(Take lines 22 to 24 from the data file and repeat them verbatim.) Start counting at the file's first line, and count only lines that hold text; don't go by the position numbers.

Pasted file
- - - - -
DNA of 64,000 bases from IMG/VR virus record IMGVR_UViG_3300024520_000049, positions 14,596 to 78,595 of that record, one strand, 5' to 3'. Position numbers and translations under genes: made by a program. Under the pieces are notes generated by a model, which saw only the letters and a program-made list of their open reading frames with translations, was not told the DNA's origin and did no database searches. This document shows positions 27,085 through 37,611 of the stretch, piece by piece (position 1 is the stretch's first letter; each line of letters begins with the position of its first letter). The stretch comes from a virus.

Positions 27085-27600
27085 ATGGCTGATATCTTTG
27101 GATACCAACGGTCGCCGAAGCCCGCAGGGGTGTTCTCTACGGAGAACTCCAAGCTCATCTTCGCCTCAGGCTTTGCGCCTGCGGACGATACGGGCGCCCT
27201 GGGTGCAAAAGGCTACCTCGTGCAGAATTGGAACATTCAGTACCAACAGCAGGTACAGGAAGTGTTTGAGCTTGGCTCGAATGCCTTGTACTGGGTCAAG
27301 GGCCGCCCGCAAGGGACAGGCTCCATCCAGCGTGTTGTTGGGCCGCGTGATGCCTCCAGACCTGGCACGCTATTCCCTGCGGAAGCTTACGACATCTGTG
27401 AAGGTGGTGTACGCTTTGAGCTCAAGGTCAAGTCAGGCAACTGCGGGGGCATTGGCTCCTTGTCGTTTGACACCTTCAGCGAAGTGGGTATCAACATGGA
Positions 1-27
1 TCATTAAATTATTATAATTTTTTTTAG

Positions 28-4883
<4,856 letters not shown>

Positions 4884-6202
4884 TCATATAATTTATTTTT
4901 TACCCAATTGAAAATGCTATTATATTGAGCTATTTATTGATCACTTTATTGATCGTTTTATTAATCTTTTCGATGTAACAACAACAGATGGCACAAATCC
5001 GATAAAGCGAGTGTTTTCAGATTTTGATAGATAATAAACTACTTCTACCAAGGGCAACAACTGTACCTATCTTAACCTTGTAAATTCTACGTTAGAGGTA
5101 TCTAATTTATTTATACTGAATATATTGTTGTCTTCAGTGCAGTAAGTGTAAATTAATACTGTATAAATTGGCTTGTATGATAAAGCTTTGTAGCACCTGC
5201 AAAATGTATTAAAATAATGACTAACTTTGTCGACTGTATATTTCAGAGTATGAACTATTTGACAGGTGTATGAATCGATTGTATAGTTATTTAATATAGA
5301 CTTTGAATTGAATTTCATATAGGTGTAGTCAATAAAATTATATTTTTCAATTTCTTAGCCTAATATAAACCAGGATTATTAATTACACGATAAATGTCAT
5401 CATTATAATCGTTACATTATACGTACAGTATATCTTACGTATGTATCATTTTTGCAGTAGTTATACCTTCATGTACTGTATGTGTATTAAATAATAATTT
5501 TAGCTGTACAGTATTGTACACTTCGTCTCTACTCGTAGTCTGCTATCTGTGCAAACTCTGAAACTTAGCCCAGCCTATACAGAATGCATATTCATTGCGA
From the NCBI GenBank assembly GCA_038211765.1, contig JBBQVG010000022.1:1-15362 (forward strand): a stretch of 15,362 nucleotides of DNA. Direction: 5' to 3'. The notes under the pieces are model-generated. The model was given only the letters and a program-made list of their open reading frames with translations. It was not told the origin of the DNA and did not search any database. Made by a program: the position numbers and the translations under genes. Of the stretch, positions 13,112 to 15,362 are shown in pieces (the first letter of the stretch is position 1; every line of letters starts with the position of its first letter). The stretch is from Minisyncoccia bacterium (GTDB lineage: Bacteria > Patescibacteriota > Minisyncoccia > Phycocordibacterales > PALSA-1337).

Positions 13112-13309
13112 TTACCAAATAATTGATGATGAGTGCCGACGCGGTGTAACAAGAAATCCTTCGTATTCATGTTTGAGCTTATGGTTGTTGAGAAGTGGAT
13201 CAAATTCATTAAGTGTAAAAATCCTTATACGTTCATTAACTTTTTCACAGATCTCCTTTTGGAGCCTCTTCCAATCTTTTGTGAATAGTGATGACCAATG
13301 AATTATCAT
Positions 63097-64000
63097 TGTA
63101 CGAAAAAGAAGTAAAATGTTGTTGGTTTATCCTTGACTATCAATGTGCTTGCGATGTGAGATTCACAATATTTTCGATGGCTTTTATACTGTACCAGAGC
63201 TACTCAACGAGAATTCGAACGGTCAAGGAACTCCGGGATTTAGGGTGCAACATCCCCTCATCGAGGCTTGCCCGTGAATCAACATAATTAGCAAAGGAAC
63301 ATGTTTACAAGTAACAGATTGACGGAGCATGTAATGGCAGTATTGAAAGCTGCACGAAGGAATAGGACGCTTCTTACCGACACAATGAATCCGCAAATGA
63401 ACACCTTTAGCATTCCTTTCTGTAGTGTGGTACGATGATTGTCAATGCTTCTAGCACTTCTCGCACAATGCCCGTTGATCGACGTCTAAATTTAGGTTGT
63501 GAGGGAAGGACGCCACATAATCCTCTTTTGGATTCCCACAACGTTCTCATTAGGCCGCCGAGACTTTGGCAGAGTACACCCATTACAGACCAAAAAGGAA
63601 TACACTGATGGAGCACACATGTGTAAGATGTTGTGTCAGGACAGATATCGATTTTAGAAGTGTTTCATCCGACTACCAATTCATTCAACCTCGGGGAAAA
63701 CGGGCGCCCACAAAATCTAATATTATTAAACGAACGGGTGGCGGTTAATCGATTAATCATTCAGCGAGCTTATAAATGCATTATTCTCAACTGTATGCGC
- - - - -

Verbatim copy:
Positions 13112-13309
13112 TTACCAAATAATTGATGATGAGTGCCGACGCGGTGTAACAAGAAATCCTTCGTATTCATGTTTGAGCTTATGGTTGTTGAGAAGTGGAT
13201 CAAATTCATTAAGTGTAAAAATCCTTATACGTTCATTAACTTTTTCACAGATCTCCTTTTGGAGCCTCTTCCAATCTTTTGTGAATAGTGATGACCAATG